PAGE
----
Read ‘On the Move’ With the #SciFriBookClub

8:43 minutes

Last month, we asked you to vote: Which book should the SciFri Book Club read to celebrate the literary legacy of Oliver Sacks? One hundred seventy votes later, we have a winner: Dr. Sacks’ 2015 autobiography, On the Move: A Life.

Maybe you knew Oliver Sacks the doctor, best-selling author, SciFri guest, or cephalopod enthusiast. Well, with On the Move, get ready to meet Oliver Sacks the motorcyclist, weightlifter, son, lover, traveler, addict, and all-around Renaissance man. In On the Move, Sacks turns his prodigious powers of observation on himself, giving readers a privileged peek into a life well-lived.

Want to join the Club? Here’s how to participate:

  1. Get a copy of the book and start reading!
    Powell’s Books is offering On the Move: A Life for 30 percent off, if you use this LINK. As you read, share your thoughts with fellow Book Clubbers by using our hashtag, #SciFriBookClub, or by posting in the comments below. Still not sure if you want to jump in? Start with this excerpt from On the Move, about Sacks’ days weightlifting on Muscle Beach.
  2. Live in the NYC area? Join us for a SciFri Book Club Meetup and discussion at the New York Botanical Garden, Saturday February 6th.Learn more about our Meetup and reserve your spot, HERE.
  3. Take part in our wrap-up discussion of On the Move: A Life by calling in to the broadcast on Friday, February 12th. Discuss the book with Ira and special guest readers Dr. Danielle Ofri and Brain Pickings Maria Popova.

Questions about the Club? Post ‘em in the comments below or email bookclub@sciencefriday.com

Happy reading!

Segment Guests

Annie Minoff

Annie Minoff is a producer for Science Friday. She’s visited Olympic ski jumps and a nuclear reactor, all in the name of science.

Segment Transcript

IRA FLATOW: Last Spring, a book arrived at our office. It was one of the new autobiographies from Oliver Sacks. His autobiography, you know, the famed neurologist and author?

Except the guy on the cover did not look like the Oliver Sacks that we all knew. This guy was wearing laced-up leathers, those bicycle, motorcycle leathers. He was sitting on top of a giant BMW motorcycle. A motorcycle, he looked strong enough to lift of the ground.

And then of course, Oliver Sacks, that was him in 1961, about. We just didn’t know about Dr. Sacks’ love for motorcycle racing, or about a lot of other stuff, it turns out, that he has written about in his autobiography.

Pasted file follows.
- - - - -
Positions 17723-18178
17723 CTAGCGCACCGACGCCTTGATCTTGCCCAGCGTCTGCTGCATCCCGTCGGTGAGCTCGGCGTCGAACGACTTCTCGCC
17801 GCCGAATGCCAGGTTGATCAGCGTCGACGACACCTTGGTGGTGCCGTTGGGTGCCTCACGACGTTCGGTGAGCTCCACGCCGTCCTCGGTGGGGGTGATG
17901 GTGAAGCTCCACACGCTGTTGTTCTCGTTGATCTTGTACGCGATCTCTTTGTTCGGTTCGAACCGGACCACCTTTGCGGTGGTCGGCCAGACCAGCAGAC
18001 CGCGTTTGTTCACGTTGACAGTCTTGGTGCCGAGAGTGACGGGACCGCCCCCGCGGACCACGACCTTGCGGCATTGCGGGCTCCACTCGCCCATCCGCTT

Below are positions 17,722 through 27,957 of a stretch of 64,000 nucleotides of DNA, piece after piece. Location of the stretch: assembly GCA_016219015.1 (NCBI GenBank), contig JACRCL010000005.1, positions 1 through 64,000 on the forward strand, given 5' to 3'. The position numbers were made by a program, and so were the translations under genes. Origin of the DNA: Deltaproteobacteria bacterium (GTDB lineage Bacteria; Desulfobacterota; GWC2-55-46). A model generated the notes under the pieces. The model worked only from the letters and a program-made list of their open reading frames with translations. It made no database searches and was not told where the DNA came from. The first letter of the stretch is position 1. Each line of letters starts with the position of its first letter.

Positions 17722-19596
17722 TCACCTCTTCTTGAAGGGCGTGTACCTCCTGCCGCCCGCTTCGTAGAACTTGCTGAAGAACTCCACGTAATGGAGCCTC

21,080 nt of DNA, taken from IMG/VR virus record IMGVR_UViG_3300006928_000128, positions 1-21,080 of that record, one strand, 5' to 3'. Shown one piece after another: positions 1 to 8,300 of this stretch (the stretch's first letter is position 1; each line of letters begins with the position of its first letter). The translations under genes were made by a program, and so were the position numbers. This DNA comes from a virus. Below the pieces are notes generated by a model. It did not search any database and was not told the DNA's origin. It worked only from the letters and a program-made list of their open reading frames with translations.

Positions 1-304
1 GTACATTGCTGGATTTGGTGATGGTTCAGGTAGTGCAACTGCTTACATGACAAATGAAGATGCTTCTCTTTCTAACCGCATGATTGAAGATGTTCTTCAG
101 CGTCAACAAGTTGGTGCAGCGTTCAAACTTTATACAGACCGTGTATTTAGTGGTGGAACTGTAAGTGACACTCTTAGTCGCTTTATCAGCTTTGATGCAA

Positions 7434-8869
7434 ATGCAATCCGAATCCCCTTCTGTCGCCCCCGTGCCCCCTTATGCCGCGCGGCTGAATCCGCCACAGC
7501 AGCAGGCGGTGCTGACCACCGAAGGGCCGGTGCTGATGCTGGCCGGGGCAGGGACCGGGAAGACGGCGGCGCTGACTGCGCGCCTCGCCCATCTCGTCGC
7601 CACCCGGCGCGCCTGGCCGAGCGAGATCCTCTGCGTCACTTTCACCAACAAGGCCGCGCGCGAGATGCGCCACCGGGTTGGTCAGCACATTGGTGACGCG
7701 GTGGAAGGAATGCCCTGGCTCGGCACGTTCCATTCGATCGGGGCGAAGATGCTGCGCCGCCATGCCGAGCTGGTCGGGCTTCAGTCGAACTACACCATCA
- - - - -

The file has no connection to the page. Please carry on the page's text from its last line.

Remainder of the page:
And so, this winter, the SciFri Book Club is reading. We’re assigning that as our book club, his autobiography, Oliver Sacks’, On The Move. And we want you to join in that book club. And here to explain how you can is our SciFri Arts Producer, Ann Minoff. Hi, Annie. Welcome to Science Friday.

ANNIE MINOFF: Thank you for having me, Ira.

IRA FLATOW: Tell us about this book that we’re choosing in the club.

ANNIE MINOFF: On The Move. Well I think, as you mentioned, that picture is really the only introduction you need. This is Oliver Sacks sitting atop his BMW hog.

And, really, this is kind of the other Oliver Sacks. The one who is always kind of flitting around the edges of those more scientific works, but who we really get to know in this book.

And, in fact, I’ll explain a little bit about our club, of course, for the newbies. What happens is, we give you three weeks to read this book, On The Move. And then we’re going to be joined back here in the studio on February 12 to talk about it with two very special guest readers.

And I’ll tell you about the first of those readers, Maria Popova, who, of course, you know very well. She comes on the show very frequently to talk about some of her favorite science books. And I should say that Maria has really tipped her hand on this one. Because she has been on our program not once, but twice in the past year to talk about how much she loves On The Move. As she does in this clip from when she was on our show back in July.

MARIA POPOVA: This book is not an autobiography in the strict sense. It’s more of a dialogue with time on several simultaneous scales. There’s the personal. We see him going from a world champion weightlifter to world renowned neurologist.

The cultural. He’s a young, gay man looking for love in the 1960s. Very different than our post-DOMA world.

And even the civilizational. His standing on the beach at City Island watching horseshoe crabs mate exactly as they did 400 million years ago on Earth’s primordial seas.

And I have to say, I don’t say this lightly, because I read a lot of books. Dozens a month. But this has been one of the most profound reading experiences of my life.

ANNIE MINOFF: So, a great introduction to On the Move from Maria Popova. And we’ll also be joined, in our discussion of this book, by Dr. Danielle Ofri. And she is a physician and writer based at Bellevue Hospital, here in Manhattan. She’s also the Editor in Chief of the Bellevue Literary Review, which is a literary review run by, and for, doctors.

So I’m very interested to hear what she will make of On The Move.

IRA FLATOW: And we have some free books to give away.

ANNIE MINOFF: Absolutely. Every time we do this club, we love to partner with Powell’s books. Our friends there have donated 20 brand-spanking new copies of On The Move hardcover, I should say. And we would like you, if you’re listening, to have a chance to win one of these and have them shipped to you for free.

And the way that you can enter to win one of those books from Powell’s is by going to our website, sciencefriday.com. You’ll see a big blue banner. Click on that. Fill out the form. That form is going to close at 10:00 PM tonight, so don’t put it off.

We’re going to be picking those winners at random, sending them a free book. And if you don’t win, Powell’s has the book on sale.

IRA FLATOW: They’ll give you a discount.


IRA FLATOW: Powell will give you a discount. You’ve waded through the book? You’re reading through the book?